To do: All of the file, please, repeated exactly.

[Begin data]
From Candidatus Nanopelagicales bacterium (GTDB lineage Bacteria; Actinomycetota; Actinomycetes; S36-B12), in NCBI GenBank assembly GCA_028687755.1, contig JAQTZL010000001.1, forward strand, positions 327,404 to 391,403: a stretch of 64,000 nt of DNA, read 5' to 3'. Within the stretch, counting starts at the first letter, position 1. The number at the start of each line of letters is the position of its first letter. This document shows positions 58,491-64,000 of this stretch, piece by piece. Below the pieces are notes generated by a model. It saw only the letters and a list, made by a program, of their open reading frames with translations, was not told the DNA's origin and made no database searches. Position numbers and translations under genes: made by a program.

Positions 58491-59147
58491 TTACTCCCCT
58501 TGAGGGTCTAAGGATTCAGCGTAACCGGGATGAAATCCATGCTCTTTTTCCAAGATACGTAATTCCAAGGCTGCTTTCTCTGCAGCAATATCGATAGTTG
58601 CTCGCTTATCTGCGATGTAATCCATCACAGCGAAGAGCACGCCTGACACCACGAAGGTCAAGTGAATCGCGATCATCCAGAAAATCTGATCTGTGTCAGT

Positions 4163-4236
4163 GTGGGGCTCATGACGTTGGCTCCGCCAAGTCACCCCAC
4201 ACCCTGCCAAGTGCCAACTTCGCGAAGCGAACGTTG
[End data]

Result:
From Candidatus Nanopelagicales bacterium (GTDB lineage Bacteria; Actinomycetota; Actinomycetes; S36-B12), in NCBI GenBank assembly GCA_028687755.1, contig JAQTZL010000001.1, forward strand, positions 327,404 to 391,403: a stretch of 64,000 nt of DNA, read 5' to 3'. Within the stretch, counting starts at the first letter, position 1. The number at the start of each line of letters is the position of its first letter. This document shows positions 58,491-64,000 of this stretch, piece by piece. Below the pieces are notes generated by a model. It saw only the letters and a list, made by a program, of their open reading frames with translations, was not told the DNA's origin and made no database searches. Position numbers and translations under genes: made by a program.

Positions 58491-59147
58491 TTACTCCCCT
58501 TGAGGGTCTAAGGATTCAGCGTAACCGGGATGAAATCCATGCTCTTTTTCCAAGATACGTAATTCCAAGGCTGCTTTCTCTGCAGCAATATCGATAGTTG
58601 CTCGCTTATCTGCGATGTAATCCATCACAGCGAAGAGCACGCCTGACACCACGAAGGTCAAGTGAATCGCGATCATCCAGAAAATCTGATCTGTGTCAGT

Positions 4163-4236
4163 GTGGGGCTCATGACGTTGGCTCCGCCAAGTCACCCCAC
4201 ACCCTGCCAAGTGCCAACTTCGCGAAGCGAACGTTG